It’s time to get creative and plan now for your abundant spring garden! With careful planning and good landscaping, Coffs Harbour homeowners can gain real benefits from a native plant garden. After all, native plants flourish in our climate and will very often thrive all year round. Consequently, this means excellent ground cover, colour and flowers without the constant attention that non-natives may require. So, when’s a good time to start to plant out seedlings and transplanted specimens, and how do you care for them?
Planting Seedlings, Shrubs and Small Trees
The cooler months are a great time to plant out your natives. Summer is ok too but be sure to keep them well-watered and shaded where necessary. Firstly, if you’ve bought plants like shrubs and trees, plant them halfway up their trunks. This helps protect the roots and creates a larger root ball. Next, make sure to loosen the soil around the hole to allow the new roots to spread more easily. Finally, once in the hole, backfill with soil and firmly press it in place.
Here’s a top 30 list of Australian natives to plant out now:
- Australian daisy (Brachyscome)
- Banksia (Banksias)
- Bird’s nest fern (Asplenium australasicum)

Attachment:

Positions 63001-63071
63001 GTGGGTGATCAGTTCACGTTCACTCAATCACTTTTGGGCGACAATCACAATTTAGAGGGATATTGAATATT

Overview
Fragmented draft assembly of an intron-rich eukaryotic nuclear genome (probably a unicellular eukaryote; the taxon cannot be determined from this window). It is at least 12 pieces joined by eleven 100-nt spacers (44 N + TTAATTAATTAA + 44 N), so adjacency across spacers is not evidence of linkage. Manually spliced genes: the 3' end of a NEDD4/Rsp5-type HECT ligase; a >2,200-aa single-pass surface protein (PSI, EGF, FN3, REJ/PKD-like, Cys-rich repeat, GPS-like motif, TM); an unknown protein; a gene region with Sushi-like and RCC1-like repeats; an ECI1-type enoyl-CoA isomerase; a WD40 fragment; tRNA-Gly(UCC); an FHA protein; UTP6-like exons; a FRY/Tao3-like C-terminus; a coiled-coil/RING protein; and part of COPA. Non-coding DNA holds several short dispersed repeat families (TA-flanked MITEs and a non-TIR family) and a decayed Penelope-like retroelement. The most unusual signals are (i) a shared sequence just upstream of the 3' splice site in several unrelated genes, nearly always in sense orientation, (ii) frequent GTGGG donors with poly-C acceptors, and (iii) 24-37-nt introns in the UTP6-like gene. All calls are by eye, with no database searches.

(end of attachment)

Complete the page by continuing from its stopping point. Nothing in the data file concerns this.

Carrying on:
- Bottlebrush (Callistemon)
- Flame pea (Chorizema)
- Cycad (Macrozamia)
- Elkhorn and staghorn fern (Platycerium)
- Gum tree (Eucalyptus and Corymbia)
- Everlasting daisies (Xerochrysum bracteatum)
- Fan flowers (Scaevola aemula)
- Fan palm (Licuala ramsayi)
- Finger lime (Citrus australasica)
- Grass tree (Xanthorrhoa australis)
- Happy wanderer (Hardenbergia violacea)
- Illawarra flame tree (Brachychiton acerifolius)
- Kangaroo paw (Anigozanthos)
- Kangaroo grass (Themeda australis)
- Lilly pilly (Syzygium smithii)
- Mat-rush (Lomandra)
- NSW Christmas Bush (Ceratopletalum gummiferum)
- Pigface (Carpobrotus)
- Sturt’s Desert Pea (Swainsona formosa)
- Sydney rock orchid (Dendrobium speciosum)
- Australian tea-tree (Leptospermum laevigatum)
- Wattle (Acacia)
- Waratah (Telopea)
- Wax flower (Eriostemon)
Details for each plant can be found here
Watering, Mulching, Fertilising and Pruning
With natives, it’s better to water more thoroughly but less often. This mimics their natural water cycles and ultimately means stronger plants. Also, be mindful of the root growth area outside of the plant and make sure the ground is well soaked.
Mulching is essential for a few reasons. Firstly, it will reduce evaporation and help prevent the plant from drying out. Secondly, it also suppresses weed growth and, finally, it prevents soil erosion and nutrient loss.
The great thing about native plants in their native environment is that they don’t really need fertilising. However, if you choose too, buy the slow-release fertilisers and apply when planting.
To promote healthy new growth, it’s a good idea to regularly prune your Australian native plants. Besides, trimming will ensure plenty of flowers in spring.
In short, creating a beautiful native plant garden is mostly about matching the right plants to the environment. With good soil, a careful plant out and a bit of care, your garden with prosper.